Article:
[WASHINGTON, George, Death of]. The announcement of the death of Washington, in The Western Star, Vol.11, no.6, Whole number 526, 31 December 1799. Stockbridge, Mass.: Printed by H. Willard for Horatio Jones & Co., 1799.
Folio, (18 3/8 x 11¼ in.), 4 pages, large decorative masthead on p.1, printed 4 columns to the page. Disbound, small sewing holes, very slight spotting, subscriber's name in ink at top of page 1.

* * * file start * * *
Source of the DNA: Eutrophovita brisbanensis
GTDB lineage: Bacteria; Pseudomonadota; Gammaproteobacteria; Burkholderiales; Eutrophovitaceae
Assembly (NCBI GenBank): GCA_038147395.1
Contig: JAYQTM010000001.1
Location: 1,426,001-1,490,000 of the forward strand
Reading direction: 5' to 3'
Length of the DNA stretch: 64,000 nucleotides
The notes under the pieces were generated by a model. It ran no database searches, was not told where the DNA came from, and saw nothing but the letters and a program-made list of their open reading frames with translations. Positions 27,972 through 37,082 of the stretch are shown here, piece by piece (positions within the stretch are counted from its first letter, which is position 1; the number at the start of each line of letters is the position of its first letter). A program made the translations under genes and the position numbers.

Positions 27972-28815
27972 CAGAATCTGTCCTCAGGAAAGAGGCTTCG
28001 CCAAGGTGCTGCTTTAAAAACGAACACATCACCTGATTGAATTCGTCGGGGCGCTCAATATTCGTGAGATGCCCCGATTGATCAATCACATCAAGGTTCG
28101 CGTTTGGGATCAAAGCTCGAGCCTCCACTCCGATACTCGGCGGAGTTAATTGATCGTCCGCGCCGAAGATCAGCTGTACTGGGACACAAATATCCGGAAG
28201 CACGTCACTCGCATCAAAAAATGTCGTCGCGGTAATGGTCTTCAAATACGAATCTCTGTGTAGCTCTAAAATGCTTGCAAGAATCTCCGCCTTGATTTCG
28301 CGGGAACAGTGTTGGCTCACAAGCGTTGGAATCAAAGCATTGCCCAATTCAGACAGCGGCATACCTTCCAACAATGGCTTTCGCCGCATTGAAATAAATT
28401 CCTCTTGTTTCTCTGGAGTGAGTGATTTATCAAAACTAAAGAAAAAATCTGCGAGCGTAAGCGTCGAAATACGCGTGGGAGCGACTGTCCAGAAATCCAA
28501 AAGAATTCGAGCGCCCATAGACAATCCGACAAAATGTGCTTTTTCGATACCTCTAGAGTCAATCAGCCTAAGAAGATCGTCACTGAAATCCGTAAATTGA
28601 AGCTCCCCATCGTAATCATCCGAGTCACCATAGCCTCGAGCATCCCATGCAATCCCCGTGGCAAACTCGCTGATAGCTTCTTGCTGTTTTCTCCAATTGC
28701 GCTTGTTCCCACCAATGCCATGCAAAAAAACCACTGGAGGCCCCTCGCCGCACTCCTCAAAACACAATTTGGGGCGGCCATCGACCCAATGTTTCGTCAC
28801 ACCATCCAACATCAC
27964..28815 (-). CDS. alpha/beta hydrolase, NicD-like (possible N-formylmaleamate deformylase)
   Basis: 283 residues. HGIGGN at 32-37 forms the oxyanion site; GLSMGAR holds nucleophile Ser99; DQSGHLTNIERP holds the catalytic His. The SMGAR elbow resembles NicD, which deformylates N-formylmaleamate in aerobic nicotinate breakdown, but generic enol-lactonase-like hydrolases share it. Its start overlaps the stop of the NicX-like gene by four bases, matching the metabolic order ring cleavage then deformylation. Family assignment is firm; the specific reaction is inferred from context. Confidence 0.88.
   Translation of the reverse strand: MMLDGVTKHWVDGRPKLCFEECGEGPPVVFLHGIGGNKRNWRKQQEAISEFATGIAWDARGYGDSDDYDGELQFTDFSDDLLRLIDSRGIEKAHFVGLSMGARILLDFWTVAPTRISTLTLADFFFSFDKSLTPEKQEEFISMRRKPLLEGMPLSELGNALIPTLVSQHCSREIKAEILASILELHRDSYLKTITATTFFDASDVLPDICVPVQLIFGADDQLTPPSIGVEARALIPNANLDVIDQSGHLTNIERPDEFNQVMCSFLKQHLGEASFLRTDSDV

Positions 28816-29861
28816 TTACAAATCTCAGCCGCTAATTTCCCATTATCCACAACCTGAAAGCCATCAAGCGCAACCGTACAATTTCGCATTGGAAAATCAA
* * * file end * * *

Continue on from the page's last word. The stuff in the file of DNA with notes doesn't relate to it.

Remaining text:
NEWS OF THE DEATH OF GEORGE WASHINGTON. A paper printed in a small city in western Massachusetts, graphically illustrating the very rapid circulation of momentous news in this era before electronic communications. Washington's death "called forth a spectacle of universal grief which was remarkable... even by modern standards" (J.A. Carroll & M.W. Ashworth, George Washington: First In Peace, p.648). Occupying all of pages 2 and 3 are black-bordered proclamations reflecting on the man in response to news of his death at Mount Vernon on the 14th. These include President John Adams' Message to Congress, transmitting a brief notice from Tobias Lear: "It is with inexpressible grief that I have to announce to you the death of the great and good General Washington...With perfect resignation, and a full possession of his reason, he closed his well spent life"; a message from Secretary of War McHenry directing that the military will wear black armbands for six months; a resolution in Congress by John Marshall establishing a committee to formulate "the most suitable manner of paying honor to the memory of the man first in war, first in peace, and first in the hearts of his country." (quoting the famous eulogy of Henry Lee, delivered in Philadelphia on 26 December, which had already become proverbial).